Hablemos Juntos (Let’s Talk Together): Reimagining Early Language Intervention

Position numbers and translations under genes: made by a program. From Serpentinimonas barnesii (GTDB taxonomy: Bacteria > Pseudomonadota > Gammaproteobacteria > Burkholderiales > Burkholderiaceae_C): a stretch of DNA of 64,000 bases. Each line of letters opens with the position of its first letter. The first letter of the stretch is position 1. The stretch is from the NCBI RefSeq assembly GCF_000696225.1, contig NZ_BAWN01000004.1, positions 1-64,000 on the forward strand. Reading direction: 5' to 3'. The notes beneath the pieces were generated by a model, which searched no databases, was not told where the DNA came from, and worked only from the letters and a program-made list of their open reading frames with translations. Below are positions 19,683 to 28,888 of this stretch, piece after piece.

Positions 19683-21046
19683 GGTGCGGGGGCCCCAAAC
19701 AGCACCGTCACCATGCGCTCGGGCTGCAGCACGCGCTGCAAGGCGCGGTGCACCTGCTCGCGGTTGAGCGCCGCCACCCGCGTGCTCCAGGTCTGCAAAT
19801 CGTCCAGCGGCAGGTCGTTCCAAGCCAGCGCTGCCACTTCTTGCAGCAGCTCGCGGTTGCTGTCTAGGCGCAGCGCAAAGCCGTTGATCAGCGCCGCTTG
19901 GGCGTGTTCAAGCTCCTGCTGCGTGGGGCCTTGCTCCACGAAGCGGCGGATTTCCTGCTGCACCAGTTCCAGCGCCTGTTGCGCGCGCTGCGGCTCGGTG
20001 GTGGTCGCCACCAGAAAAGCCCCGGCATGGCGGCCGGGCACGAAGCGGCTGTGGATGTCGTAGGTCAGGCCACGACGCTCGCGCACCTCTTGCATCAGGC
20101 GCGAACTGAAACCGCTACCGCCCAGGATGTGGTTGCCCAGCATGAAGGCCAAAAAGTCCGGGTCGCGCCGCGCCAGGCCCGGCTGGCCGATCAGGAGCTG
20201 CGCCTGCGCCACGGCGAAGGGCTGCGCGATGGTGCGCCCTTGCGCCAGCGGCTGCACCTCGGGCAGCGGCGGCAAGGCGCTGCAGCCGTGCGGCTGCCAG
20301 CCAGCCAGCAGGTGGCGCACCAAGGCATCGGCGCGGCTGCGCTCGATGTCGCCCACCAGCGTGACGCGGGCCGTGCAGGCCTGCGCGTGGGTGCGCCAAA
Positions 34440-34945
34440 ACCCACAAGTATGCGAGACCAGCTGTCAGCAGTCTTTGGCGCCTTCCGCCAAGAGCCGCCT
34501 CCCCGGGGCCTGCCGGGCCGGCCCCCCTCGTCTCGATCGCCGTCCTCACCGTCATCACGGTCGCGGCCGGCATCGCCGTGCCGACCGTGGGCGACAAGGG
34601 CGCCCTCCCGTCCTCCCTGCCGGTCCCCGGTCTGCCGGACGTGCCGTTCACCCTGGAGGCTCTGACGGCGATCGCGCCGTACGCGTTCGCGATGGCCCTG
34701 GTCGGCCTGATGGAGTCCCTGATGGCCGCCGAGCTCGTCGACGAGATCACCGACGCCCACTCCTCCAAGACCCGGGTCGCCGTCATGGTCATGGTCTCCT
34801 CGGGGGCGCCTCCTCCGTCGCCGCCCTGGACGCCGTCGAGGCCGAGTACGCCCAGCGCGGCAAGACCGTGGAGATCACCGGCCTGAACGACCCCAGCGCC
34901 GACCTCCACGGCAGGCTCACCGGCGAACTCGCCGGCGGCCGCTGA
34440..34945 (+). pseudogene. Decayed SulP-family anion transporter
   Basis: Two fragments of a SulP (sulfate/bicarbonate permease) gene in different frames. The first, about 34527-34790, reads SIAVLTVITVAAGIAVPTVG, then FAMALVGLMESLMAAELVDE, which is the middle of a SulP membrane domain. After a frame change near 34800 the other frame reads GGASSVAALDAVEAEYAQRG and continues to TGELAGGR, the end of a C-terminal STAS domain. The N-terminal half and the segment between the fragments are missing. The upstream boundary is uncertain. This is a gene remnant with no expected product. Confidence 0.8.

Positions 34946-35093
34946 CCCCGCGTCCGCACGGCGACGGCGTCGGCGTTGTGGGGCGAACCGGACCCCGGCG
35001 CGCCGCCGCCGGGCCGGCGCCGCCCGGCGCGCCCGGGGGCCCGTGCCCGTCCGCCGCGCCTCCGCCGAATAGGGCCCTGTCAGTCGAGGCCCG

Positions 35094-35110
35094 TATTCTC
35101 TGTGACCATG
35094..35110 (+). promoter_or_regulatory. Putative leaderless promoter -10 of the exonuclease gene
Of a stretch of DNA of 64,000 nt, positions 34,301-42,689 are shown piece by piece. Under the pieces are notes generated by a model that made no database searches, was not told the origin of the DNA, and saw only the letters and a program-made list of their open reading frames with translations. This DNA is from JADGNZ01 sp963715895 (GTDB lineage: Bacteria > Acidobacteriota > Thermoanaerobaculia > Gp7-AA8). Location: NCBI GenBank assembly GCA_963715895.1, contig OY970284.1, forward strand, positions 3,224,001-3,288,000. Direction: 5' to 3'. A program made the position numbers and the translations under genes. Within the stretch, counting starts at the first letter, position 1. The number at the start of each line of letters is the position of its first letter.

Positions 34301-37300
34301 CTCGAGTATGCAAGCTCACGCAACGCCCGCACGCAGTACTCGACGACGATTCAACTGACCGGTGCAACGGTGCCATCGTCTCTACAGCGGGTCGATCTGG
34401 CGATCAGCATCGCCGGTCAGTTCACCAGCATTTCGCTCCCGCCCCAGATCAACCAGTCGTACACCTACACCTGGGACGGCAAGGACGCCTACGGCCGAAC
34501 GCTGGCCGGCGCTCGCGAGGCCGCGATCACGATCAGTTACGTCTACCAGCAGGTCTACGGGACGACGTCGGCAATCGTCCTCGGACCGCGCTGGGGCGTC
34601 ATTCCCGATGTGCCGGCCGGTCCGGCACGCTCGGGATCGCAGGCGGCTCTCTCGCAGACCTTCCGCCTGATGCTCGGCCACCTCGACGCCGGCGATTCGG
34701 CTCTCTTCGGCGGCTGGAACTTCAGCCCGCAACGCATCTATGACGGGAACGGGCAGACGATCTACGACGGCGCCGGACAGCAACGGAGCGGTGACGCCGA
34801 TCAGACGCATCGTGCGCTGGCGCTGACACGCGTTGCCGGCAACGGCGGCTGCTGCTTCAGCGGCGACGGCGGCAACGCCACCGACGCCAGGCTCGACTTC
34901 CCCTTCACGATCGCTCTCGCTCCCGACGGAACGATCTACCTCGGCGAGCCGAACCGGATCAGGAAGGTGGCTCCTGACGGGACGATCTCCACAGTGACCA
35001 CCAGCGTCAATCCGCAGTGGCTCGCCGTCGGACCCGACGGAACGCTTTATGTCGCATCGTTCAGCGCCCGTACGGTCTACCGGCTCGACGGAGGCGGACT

Decades of research has been dedicated to demonstrating differences between low- income children’s early language and high-income children’s early language: much of this research also indicates differences between racial/ethnic groups. This research, conducted from a middle-class White normative perspective, posits that these early differences are the cause of the achievement gap, and therefore deficits: many researchers and popular discourse argue that for these reasons there is a need for early language intervention programs. Latino families are a fast-growing population in our country, and are a target population for these interventions. I contend that the concept of intervention is colonizing in nature, and that in order to truly work for equity we must rethink the concept as opposed to merely culturally adapting programs. Rather than interventions intended to fix children and families, interventions should create avenues for empowerment so that educators and families may work together to fix schools and society. I provide a framework for such a program, with recommendations for adapting the framework to different contexts.